By Grace Allensworth
Photo by University of Carolina Central University
Black History Month
Black History Month is a month celebrating those of African-American heritage by recognizing important African-American figures from history. We do this as a way to commemorate the many African-American people who fought and struggled for civil rights in America, like highly recognizable Martin Luther King Jr. and Rosa Park.
This monthly tradition was started by the Association for the Study of African American Life and History (ASALH), which at first merely sponsored a week in 1926 that fell on the birthdays of both Frederick Douglass and Abraham Lincoln. The month was originally first recognized as Black History month in 1976 by President Gerald Ford, as a way to recognize the actions of African-American heroes that had yet to become recognized.
Something less known by the entire United States public is that every month is assigned a theme. This year the theme is “African Americans and the Vote”, to celebrate the Nineteenth Amendment being established in 1920, as well as the Fifteenth Amendment being established in 1870. After the Fifteenth Amendment was passed, establishing the right of African-American men to vote, most newly freed men made some great political strides.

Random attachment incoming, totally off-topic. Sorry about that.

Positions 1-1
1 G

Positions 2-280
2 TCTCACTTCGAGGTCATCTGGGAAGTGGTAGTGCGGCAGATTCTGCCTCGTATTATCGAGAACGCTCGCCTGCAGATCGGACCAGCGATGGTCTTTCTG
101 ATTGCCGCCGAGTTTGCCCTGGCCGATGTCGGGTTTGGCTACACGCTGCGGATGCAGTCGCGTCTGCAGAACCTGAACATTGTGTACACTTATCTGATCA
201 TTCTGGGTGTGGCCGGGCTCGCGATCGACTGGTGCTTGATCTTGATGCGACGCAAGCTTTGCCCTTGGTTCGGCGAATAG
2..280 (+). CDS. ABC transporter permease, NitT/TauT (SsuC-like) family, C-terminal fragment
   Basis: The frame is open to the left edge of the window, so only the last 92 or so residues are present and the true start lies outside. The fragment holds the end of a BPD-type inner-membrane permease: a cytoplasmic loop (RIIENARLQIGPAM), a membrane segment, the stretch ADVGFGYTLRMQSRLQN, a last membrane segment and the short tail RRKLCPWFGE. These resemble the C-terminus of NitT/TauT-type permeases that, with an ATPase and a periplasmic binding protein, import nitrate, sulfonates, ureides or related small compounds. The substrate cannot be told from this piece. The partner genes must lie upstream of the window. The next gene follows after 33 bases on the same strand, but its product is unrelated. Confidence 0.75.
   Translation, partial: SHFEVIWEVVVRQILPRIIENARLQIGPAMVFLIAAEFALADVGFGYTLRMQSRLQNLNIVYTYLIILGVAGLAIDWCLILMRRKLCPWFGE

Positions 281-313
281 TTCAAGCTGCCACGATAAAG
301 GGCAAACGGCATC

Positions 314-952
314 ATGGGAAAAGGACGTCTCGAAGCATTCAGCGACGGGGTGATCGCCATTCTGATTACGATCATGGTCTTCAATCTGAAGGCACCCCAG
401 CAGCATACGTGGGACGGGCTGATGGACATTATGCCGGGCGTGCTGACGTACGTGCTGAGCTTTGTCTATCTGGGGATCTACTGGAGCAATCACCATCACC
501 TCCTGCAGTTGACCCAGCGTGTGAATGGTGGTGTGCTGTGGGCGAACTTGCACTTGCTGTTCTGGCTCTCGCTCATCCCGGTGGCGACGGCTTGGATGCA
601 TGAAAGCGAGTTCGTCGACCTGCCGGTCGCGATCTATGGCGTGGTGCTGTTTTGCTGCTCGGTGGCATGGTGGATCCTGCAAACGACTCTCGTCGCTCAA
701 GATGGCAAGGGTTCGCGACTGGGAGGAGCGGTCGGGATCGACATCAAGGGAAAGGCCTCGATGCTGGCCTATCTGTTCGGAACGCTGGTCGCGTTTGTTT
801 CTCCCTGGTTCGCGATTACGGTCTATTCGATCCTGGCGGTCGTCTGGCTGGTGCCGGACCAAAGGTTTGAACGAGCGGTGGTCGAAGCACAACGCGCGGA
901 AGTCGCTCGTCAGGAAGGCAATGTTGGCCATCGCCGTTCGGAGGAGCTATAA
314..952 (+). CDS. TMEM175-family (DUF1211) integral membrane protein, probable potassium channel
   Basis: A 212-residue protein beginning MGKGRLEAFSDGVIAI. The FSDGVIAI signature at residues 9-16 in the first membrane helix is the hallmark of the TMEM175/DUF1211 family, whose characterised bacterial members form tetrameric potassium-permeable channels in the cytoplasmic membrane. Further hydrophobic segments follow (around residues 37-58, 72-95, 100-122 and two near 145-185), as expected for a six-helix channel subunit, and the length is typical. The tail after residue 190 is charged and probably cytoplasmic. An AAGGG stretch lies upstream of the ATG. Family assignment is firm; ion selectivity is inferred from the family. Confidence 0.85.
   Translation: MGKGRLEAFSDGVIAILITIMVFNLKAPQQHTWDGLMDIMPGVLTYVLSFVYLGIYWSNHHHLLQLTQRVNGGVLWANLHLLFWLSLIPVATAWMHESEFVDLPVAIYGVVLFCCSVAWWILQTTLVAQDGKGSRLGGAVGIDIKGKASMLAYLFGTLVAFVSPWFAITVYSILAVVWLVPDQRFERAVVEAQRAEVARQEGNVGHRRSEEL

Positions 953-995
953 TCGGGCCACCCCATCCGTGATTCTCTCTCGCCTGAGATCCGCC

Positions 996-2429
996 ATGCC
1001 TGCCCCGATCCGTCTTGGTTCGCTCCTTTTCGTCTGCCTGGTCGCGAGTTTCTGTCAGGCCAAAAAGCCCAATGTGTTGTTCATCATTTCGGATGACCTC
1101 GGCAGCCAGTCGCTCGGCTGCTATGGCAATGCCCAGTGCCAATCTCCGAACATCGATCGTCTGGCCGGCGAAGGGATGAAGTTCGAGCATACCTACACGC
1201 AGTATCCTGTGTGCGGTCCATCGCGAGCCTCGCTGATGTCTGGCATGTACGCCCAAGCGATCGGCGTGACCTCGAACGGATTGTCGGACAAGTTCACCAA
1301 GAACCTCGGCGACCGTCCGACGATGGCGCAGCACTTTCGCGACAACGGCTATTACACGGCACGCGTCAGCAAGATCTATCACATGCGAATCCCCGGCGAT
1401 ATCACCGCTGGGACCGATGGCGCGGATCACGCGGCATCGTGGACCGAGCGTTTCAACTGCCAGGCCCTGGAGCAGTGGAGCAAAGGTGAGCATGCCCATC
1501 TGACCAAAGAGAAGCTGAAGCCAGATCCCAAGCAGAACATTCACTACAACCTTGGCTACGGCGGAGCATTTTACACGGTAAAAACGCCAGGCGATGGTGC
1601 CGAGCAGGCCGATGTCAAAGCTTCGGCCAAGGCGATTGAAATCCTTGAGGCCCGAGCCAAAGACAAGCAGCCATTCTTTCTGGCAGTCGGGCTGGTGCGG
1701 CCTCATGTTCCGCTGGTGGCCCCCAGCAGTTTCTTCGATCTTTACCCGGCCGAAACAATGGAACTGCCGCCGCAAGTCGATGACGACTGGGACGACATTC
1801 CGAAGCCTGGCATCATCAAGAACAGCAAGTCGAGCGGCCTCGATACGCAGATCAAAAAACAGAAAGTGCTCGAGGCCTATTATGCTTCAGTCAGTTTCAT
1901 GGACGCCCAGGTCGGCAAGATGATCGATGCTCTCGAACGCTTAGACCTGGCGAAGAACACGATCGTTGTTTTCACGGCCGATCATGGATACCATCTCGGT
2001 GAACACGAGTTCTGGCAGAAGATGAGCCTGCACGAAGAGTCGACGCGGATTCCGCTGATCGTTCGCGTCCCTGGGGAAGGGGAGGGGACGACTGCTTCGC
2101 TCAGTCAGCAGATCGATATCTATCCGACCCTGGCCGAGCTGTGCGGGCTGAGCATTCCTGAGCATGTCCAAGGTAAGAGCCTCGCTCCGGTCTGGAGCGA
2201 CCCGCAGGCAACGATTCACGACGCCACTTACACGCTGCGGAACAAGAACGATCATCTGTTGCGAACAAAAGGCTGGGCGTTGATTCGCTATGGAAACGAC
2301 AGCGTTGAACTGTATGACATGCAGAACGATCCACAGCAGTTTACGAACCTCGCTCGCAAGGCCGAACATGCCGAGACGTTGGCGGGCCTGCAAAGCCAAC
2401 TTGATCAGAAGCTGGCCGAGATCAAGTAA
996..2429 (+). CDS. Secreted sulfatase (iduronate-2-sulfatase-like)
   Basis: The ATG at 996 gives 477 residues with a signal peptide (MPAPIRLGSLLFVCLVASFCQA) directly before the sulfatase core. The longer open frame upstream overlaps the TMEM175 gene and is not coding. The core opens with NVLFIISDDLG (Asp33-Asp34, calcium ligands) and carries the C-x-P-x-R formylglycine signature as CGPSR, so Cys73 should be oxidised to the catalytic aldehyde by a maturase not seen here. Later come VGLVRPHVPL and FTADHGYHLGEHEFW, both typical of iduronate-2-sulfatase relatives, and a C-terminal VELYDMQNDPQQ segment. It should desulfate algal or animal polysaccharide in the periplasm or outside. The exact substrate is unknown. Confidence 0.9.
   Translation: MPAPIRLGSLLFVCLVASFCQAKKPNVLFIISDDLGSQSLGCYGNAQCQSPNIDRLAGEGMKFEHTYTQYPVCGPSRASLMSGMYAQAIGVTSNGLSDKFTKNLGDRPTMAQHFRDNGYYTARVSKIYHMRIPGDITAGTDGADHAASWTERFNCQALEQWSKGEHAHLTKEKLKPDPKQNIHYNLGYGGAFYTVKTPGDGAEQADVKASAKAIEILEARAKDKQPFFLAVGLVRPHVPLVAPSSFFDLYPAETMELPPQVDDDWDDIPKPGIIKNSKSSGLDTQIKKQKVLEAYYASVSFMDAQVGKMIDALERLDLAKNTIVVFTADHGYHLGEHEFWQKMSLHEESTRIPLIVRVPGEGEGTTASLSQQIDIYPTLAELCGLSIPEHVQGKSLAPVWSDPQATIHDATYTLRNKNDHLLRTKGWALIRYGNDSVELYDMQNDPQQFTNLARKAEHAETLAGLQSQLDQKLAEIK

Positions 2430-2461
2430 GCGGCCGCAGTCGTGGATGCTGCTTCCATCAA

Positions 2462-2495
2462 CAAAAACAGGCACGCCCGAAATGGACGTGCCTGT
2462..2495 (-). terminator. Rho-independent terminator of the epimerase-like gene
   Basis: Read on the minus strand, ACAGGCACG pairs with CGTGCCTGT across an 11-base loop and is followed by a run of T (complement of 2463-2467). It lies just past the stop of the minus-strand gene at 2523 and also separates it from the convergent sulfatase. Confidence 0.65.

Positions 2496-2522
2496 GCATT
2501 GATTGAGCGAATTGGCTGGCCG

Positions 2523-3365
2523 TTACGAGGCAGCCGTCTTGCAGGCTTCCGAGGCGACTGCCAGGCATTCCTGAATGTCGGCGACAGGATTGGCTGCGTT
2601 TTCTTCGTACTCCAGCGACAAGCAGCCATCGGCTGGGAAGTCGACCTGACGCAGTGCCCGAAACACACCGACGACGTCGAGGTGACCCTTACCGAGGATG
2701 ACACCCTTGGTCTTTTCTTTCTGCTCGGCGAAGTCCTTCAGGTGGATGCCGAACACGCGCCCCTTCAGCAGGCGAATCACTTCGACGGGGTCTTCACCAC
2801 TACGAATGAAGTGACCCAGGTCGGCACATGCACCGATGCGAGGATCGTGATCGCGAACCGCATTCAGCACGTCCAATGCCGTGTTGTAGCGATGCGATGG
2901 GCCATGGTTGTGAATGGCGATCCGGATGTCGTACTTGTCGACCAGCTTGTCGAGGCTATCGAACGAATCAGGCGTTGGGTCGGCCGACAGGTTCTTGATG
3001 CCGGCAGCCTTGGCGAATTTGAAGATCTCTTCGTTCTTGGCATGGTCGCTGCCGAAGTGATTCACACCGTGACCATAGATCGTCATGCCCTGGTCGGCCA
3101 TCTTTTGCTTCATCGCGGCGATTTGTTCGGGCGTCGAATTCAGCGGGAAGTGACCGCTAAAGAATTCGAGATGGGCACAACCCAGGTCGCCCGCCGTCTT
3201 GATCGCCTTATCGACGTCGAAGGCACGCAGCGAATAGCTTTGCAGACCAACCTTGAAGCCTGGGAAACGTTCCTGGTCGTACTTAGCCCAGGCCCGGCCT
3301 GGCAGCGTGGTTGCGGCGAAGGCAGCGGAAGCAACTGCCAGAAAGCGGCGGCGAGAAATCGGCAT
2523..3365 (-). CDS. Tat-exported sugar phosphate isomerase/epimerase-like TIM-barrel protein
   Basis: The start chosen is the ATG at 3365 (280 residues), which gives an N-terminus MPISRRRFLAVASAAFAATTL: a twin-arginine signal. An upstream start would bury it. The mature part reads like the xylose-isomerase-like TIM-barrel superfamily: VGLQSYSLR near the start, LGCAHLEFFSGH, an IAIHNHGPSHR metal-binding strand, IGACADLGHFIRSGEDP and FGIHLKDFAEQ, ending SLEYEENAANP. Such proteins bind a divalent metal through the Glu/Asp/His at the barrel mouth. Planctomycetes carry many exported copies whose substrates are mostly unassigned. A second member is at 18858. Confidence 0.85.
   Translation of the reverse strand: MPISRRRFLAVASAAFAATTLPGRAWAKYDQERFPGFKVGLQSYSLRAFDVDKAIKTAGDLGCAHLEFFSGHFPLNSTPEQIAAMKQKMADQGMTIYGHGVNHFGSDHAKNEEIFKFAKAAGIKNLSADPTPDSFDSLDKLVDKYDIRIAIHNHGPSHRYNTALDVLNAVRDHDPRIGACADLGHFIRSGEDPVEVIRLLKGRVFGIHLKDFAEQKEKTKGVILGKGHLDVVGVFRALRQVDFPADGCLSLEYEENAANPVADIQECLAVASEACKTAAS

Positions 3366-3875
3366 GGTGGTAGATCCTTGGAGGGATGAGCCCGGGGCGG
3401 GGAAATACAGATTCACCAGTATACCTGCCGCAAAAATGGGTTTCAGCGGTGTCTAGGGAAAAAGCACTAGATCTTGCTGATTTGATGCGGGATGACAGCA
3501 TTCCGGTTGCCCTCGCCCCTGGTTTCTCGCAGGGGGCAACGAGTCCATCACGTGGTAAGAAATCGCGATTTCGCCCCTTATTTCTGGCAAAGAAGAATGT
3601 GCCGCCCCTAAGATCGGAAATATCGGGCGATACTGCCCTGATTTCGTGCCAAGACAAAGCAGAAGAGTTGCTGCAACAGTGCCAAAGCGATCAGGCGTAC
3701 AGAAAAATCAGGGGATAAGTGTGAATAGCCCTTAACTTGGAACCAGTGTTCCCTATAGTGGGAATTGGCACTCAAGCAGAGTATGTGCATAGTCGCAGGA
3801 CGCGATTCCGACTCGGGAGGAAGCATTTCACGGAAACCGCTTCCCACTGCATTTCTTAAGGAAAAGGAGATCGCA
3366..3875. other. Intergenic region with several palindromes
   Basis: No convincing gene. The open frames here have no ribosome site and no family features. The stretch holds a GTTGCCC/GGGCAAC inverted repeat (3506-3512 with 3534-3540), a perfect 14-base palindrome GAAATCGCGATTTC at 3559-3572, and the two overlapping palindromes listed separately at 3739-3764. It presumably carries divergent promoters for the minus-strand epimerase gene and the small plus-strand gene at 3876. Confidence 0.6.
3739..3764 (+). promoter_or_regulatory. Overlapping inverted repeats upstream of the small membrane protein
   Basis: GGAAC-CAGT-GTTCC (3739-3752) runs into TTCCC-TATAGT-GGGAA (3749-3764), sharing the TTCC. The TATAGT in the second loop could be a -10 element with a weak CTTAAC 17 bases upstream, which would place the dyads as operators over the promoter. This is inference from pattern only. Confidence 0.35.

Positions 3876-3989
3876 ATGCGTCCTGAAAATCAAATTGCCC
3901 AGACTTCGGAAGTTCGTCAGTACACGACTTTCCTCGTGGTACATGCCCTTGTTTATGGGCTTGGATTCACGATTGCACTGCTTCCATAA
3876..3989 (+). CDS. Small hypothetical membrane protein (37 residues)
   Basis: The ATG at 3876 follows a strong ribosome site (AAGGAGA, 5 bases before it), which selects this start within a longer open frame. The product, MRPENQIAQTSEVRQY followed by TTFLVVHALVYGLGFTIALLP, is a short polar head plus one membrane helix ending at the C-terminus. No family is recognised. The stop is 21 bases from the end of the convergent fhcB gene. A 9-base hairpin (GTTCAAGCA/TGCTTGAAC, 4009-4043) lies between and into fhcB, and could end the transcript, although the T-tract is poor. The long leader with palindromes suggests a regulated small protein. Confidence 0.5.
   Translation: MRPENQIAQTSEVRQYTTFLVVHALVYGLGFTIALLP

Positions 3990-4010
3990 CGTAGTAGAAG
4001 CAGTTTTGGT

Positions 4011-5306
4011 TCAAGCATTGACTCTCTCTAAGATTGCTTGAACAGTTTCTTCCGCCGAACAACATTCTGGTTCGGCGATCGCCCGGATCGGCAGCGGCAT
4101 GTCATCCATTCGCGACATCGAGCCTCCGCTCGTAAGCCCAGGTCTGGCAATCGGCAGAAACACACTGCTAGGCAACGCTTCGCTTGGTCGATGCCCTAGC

To combat this, “black codes” were designed, eliminating African-American voters and kicking them off of legislation boards. We celebrate them overcoming this struggle, earning the true right to vote and run for office. In the 1950s and 1960s, when the Civil Rights Movement was really underway, many others sprung forth from it. We celebrate this world-renowned movement, learning the history of others long ago and coming to terms with our struggles.